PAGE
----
When I first came on the scene you would show up to a session with a rack of gear, a trunk full of percussion, and your drumkit. Oftentimes I would show up, program a loop, play the drums, and then overdub percussion. It was a methodical, three-step process. The nice thing about working with Tommy on all those big-name artists’ sessions was that we could really spend the time required to find the right drum sound. Sometimes we would spend an entire day experimenting with different configurations in different rooms. Nowadays you can’t do that. Time is money and you have to be quick. For a Nashville demo session, we shoot to have six songs completed in three hours. The budgets have shrunk immensely. That said, the home-studio scene is offering ways to do economic experimentation and making the postproduction process more efficient.
MD: Being a top-call player in Music City is an amazing accomplishment. What does it mean to be a Nashville drummer in 2015?
Dan: Thank you. I must be paying off the right people. [laughs] There are a couple things that are indicative of Nashville musicians as a whole. First off, Nashville, unlike some other music-based cities, thrives on the concept of authenticity. It’s all about real players, playing real music, on real instruments, in a real studio environment. Obviously technology exists to enhance that, but the main objective in Nashville is to be true to the sound. People appreciate honesty and are willing to forgo technology if it compromises the music.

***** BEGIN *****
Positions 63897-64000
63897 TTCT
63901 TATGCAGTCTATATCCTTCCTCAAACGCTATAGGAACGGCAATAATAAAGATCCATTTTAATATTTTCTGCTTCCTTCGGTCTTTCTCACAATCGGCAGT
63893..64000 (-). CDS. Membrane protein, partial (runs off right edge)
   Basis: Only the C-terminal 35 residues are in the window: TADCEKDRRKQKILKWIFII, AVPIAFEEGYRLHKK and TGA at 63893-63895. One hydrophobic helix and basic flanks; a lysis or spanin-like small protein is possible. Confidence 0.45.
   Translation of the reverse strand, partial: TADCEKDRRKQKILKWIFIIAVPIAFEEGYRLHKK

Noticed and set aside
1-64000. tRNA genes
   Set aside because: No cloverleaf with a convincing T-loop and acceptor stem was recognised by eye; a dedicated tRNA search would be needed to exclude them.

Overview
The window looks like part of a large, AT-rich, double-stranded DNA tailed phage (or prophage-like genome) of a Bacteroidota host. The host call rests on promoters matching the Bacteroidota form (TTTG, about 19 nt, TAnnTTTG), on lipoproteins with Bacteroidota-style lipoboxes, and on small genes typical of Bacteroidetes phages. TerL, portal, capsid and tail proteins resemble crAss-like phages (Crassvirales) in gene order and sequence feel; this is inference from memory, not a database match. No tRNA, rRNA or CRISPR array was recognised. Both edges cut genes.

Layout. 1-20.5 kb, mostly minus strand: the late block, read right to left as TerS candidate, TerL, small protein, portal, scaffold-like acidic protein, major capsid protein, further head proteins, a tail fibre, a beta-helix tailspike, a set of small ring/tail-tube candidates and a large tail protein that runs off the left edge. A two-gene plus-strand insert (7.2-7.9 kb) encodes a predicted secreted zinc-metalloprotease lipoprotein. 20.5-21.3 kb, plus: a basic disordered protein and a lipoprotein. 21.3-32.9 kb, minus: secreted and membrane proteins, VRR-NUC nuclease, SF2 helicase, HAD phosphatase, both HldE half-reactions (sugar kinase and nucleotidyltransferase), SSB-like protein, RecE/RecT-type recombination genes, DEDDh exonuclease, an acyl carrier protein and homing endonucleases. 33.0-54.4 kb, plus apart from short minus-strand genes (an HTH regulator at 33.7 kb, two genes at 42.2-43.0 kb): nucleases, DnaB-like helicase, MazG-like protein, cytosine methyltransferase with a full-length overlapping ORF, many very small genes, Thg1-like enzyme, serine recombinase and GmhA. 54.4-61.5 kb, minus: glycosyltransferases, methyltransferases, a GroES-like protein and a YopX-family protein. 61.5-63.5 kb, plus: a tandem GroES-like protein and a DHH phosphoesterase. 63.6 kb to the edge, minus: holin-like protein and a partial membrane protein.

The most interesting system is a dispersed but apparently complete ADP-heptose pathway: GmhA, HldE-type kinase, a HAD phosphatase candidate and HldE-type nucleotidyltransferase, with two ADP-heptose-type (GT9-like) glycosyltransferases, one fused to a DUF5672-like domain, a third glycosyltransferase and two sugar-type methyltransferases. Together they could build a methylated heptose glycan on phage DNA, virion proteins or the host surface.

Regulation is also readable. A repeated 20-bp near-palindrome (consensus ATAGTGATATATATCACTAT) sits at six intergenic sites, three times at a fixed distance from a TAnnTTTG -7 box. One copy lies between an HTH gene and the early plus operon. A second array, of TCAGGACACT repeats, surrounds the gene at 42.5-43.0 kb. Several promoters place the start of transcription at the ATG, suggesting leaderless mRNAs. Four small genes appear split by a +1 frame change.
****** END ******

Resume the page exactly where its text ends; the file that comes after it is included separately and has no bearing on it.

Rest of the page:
The second thing is that, unlike a lot of the other towns that I’ve been in, this is a songwriting community. The song is king here. Everything else is in support of that. All of the sweating musicians that are cramped in these studios are pursuing the goal of creating the next hit record together, the key word being together. Egos are generally checked at the door. The scene doesn’t seem so big. Everybody knows each other, and there is a competitive spirit, but in a positive way. The mutual respect between Nashville musicians is evident, and we’re all cheering for each other. It’s definitely not a cutthroat philosophy.
The vibe today is different from the old days, and there are so many genres being explored here. Sonically, Nashville is constantly expanding and is much less corporate. That gives us more freedom. My philosophy in the studio nowadays really comes down to one thing: If it sounds good, do it. I don’t care if that means miking up a Tinkertoy; do whatever it takes to create a good sound.
I do all kinds of crazy things with gaff tape and towels that looks awful but sounds amazing. I love the “What if we try this?” sessions. Many artists really appreciate that and encourage their musicians to explore the possibilities. If they believe you are personally invested in their music, they will call you back.
MD: How do your roles as a session drummer and a touring drummer complement one another?
Dan: I’m grateful to be able to play on recordings and also do live performances. Spending too much time in the recording environment can make you frazzled. Going out and performing live gives you a different perspective of delivering music to the people. In the session world you record a song and never see it again. In a live setting you get immediate feedback from the audience.